Mississippi Senator Attended School Set Up After High Court Ordered Desegregation NPR's Audie Cornish talks to Jackson Free Press reporter Ashton Pittman who reported that Republican Sen. Cindy Hyde-Smith attended an all-white private school.
NPR logo

Mississippi Senator Attended School Set Up After High Court Ordered Desegregation

  • Download
  • <iframe src="https://www.npr.org/player/embed/670991353/670991354" width="100%" height="290" frameborder="0" scrolling="no" title="NPR embedded audio player">
  • Transcript
Mississippi Senator Attended School Set Up After High Court Ordered Desegregation

Mississippi Senator Attended School Set Up After High Court Ordered Desegregation

  • Download
  • <iframe src="https://www.npr.org/player/embed/670991353/670991354" width="100%" height="290" frameborder="0" scrolling="no" title="NPR embedded audio player">
  • Transcript

AUDIE CORNISH, HOST:

President Trump is in Mississippi today ahead of that state's special Senate election, which is tomorrow. He's campaigning for Republican Senator Cindy Hyde-Smith.

(SOUNDBITE OF ARCHIVED RECORDING)

PRESIDENT DONALD TRUMP: She's been an excellent senator. She's done a great job. She's somebody that's respected in the Senate.

CORNISH: She's also been at the center of a controversy since earlier this month, when she was recorded saying that if a supporter invited her to a public hanging, she'd, quote, "be on the front row." Hyde-Smith is white. Her challenger, Mike Espy, is black. And Mississippi has a long history of unlawful and racially motivated lynching of black citizens.

On Friday, the Jackson Free Press reported that Hyde-Smith attended an all-white private school, one of many that were set up after the Supreme Court ordered public schools to desegregate immediately. Ashton Pittman wrote that story for the Jackson Free Press. He joined me earlier today to discuss Hyde-Smith's alma mater.

ASHTON PITTMAN: Lawrence County Academy was founded in 1970. Before it was founded, in late 1969, in fact, the Supreme Court ordered that Southern school districts had to integrate. So in 1970, we had multiple academies - private academies that were all-white open across the South, and particularly in Mississippi. And one of those was Lawrence County Academy, and another was Brookhaven Academy.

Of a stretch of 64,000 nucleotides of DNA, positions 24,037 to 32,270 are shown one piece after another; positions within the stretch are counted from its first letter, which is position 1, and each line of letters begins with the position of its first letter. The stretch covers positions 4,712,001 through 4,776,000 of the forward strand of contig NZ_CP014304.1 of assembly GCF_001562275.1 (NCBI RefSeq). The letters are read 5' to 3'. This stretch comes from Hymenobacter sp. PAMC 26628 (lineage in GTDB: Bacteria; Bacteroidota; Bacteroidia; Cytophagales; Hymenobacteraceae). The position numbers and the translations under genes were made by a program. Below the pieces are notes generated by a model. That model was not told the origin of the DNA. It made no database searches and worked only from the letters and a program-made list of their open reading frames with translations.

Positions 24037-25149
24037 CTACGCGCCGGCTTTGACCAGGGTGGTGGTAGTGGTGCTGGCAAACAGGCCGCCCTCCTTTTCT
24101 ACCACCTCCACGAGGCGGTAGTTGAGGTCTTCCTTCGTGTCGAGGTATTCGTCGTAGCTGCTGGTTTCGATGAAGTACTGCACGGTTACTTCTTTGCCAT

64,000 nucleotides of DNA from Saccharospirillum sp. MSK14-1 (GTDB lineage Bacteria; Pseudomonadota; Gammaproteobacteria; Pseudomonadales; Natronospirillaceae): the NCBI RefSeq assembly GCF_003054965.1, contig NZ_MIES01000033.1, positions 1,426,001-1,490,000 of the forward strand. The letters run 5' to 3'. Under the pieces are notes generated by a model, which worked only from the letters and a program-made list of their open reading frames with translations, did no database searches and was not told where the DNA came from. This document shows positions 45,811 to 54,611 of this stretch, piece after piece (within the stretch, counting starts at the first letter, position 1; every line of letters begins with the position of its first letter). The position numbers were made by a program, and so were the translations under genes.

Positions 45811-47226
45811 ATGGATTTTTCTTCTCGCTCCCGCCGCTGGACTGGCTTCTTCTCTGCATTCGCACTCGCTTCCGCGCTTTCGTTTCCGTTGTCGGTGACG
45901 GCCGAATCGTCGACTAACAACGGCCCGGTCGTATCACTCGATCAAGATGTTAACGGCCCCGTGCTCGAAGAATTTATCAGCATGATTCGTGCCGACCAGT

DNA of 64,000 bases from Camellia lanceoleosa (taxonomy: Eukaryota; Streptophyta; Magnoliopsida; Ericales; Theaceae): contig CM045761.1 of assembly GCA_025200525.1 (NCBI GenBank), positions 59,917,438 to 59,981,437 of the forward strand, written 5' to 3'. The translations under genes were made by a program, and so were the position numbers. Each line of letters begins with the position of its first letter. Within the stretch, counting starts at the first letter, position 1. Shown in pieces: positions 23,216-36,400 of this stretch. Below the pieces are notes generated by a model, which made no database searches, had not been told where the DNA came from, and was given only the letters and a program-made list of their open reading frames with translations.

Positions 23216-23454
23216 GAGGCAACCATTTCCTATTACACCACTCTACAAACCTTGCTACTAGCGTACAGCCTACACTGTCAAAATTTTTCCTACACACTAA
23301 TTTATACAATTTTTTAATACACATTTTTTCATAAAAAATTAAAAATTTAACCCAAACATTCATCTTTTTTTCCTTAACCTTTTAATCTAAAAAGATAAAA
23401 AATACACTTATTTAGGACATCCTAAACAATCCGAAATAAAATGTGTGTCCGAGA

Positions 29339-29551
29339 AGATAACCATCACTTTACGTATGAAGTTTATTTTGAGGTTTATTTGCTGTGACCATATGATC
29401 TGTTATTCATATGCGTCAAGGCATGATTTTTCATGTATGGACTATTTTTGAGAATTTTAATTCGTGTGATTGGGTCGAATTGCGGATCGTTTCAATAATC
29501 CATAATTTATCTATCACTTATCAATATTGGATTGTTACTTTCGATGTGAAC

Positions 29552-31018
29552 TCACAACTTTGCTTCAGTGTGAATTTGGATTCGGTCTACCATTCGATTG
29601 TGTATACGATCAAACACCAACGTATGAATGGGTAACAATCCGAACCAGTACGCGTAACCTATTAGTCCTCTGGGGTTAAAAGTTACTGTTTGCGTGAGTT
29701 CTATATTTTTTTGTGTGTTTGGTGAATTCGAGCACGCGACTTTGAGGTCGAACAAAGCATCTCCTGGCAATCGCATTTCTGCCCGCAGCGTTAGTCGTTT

Cindy Hyde-Smith went to Lawrence County Academy and later on sent her daughter to Brookhaven Academy, which opened the same year as Lawrence County Academy.

CORNISH: You write that at a certain point in Mississippi, the state even created a kind of school voucher program to help white parents send their kids to the schools of their choice. Given all that, is it all that surprising where Hyde-Smith went to school? Isn't it actually pretty common for the region?

PITTMAN: Oh, yeah. It's very common. And these all-white private schools - they still exist. And a lot of them are still all-white or nearly all-white. And some of them still even will have - at football games, you'll see mascots carrying Confederate flags. So it's common.

And it's something that I knew about growing up. I knew the academy in my town in Columbia. And I knew the white parents in the town who sent their kids there - a lot of them, I heard them say, you know, I send my kids there because I don't want them to go to school with black kids.

So this is a known thing here, but it just kind of goes a long way towards explaining this culture of white supremacy in which people like Cindy Hyde-Smith grew up, where it's so ubiquitous that a phrase like her public hanging statement could enter into her lexicon.

CORNISH: What has been the response to your piece? I mean, do you get the sense that this is controversial among the traditionally Republican voters that Mike Espy would have to win over to win the race?

PITTMAN: A lot of people have expressed a lot of shock over this, but most of them are either younger, or they are people who are not from Mississippi and so are not as familiar with this.

There have been some people who've said, well, you know, what does it matter because, you know, this was her parents' decision, not her decision, which is true. But there is the point that she did send her daughter, later on, to Brookhaven Academy, which is a school that has nearly 400 students and, as of 2015-2016, only had one black student, despite the fact that Brookhaven is 55 percent black. So that legacy continues.

CORNISH: At the end of the day, even as this race drags on, do you get the sense that her bid is actually in jeopardy?

PITTMAN: I can't say for sure, but the fact that President Trump will have come down here for the third time since October, and the fact that they're sending him to do two rallies here today, the fact that so much money has flooded in at the last minute to this race - it is definitely unusual in Mississippi to have that question even lingering over a Republican U.S. Senate candidate.

CORNISH: That's Ashton Pittman. He's a reporter for the Jackson Free Press. Thank you for speaking with us.

PITTMAN: Thank you.

(SOUNDBITE OF AARON PARKS' "LILAC")

Copyright © 2018 NPR. All rights reserved. Visit our website terms of use and permissions pages at www.npr.org for further information.

NPR transcripts are created on a rush deadline by Verb8tm, Inc., an NPR contractor, and produced using a proprietary transcription process developed with NPR. This text may not be in its final form and may be updated or revised in the future. Accuracy and availability may vary. The authoritative record of NPR’s programming is the audio record.